True, believers are encouraged to boldly come to the throne of grace (and we should, Heb. 4:16); and not doubt the Lord (and we should not, James 1:6), but realistically speaking, the facts are in – we are prone to the frailties of the human condition, fraught with worry, doubt and fear. It was what Peter was exhibiting, despite the fact that he desired to move from a more “secure” environment to one that was less secure.

Distracted by the storm

Even then he almost sank when the realization of his predicament fully gripped him. Would the Lord fail him, even though He had called him out of the boat?  Will the Lord fail you, if He has called you out of the boat to trust Him more completely than you ever had before, enough to rise above the level of your circumstances?  Not at all!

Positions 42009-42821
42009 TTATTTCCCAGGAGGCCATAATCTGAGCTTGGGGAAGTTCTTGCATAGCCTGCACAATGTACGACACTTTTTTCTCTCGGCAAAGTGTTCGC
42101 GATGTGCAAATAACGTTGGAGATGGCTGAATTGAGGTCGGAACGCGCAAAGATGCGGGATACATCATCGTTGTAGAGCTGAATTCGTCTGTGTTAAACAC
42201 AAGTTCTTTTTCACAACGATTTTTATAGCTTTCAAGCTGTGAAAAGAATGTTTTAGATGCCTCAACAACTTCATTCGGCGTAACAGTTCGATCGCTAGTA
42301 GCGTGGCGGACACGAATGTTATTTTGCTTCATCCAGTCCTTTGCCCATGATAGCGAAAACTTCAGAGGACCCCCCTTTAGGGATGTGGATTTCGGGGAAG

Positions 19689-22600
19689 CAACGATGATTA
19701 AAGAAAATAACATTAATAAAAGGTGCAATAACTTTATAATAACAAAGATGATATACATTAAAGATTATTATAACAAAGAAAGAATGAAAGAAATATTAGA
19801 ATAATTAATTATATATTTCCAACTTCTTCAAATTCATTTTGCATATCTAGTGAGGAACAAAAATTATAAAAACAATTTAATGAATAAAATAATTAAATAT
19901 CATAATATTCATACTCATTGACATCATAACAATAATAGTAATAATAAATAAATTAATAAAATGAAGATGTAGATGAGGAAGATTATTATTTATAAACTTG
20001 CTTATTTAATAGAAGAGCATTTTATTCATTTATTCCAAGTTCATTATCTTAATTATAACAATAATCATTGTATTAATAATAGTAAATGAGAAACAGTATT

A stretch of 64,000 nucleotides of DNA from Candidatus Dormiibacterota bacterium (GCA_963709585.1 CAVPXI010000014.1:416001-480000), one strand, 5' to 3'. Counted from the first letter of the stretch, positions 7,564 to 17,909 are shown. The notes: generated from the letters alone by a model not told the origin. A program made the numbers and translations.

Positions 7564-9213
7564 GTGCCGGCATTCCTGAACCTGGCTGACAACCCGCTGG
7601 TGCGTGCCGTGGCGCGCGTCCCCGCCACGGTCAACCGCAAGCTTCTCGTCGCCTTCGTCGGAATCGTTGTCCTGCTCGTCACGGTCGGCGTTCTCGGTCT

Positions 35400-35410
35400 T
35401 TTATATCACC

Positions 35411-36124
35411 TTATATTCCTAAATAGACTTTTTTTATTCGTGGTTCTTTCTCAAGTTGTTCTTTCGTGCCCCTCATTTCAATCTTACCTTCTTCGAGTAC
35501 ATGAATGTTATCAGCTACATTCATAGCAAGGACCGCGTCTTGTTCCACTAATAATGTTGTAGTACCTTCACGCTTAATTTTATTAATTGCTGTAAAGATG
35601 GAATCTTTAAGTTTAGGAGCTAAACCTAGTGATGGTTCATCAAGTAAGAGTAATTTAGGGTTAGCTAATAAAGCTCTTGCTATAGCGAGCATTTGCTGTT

He would not let Peter sink amidst the waves and neither will He let you sink beneath the storm that threatens you!  The feet go down, the prayer goes up and the Hand comes out – to catch the sinking soul, in the middle of the sea, in the middle of the night, amid the wind and the waves.  What mercy and help to buoy the one who is of little faith, vv. 30-31.  How clear it is – the keeping power of the Lord (1 Peter 1:5). It is a powerful lesson for us all!

What’s the purpose?

What was the consequence of all these events? Vv. 32-33 gives us a hint. First of all, the wind ceased as soon as they got into the boat. It did not require that Peter step out of the boat to bring the storm to its conclusion. Rather, it was when Peter stepped back into the boat, that the wind ceased. What then was the purpose of this whole scene.